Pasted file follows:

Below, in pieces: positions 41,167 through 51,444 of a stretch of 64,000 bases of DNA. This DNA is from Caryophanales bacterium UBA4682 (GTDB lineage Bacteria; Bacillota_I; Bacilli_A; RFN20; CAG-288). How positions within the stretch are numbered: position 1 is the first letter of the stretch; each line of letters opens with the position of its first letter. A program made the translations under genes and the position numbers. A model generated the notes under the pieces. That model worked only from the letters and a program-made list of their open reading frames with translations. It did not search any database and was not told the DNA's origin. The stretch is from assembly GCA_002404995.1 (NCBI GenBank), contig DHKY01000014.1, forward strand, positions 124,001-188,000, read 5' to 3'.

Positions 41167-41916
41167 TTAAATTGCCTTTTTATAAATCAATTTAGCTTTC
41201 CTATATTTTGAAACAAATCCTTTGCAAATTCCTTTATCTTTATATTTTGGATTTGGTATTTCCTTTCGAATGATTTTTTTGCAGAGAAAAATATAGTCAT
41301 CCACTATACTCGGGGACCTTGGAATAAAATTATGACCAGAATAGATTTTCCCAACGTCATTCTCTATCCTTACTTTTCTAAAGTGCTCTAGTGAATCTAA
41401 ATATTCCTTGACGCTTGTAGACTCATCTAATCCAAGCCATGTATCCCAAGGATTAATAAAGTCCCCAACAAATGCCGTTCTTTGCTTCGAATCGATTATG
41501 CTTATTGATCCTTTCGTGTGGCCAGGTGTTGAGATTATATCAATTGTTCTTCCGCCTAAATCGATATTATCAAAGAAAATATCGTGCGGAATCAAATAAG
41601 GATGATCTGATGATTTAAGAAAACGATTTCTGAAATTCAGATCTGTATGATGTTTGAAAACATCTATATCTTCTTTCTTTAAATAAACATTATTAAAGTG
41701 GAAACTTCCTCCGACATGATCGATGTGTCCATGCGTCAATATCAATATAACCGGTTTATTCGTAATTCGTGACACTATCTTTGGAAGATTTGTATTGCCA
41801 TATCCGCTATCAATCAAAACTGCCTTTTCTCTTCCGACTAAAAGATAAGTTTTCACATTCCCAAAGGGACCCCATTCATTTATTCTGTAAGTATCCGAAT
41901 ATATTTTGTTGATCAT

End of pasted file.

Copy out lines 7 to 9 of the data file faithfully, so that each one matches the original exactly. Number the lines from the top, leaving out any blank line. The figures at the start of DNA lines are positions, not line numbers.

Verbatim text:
41501 CTTATTGATCCTTTCGTGTGGCCAGGTGTTGAGATTATATCAATTGTTCTTCCGCCTAAATCGATATTATCAAAGAAAATATCGTGCGGAATCAAATAAG
41601 GATGATCTGATGATTTAAGAAAACGATTTCTGAAATTCAGATCTGTATGATGTTTGAAAACATCTATATCTTCTTTCTTTAAATAAACATTATTAAAGTG
41701 GAAACTTCCTCCGACATGATCGATGTGTCCATGCGTCAATATCAATATAACCGGTTTATTCGTAATTCGTGACACTATCTTTGGAAGATTTGTATTGCCA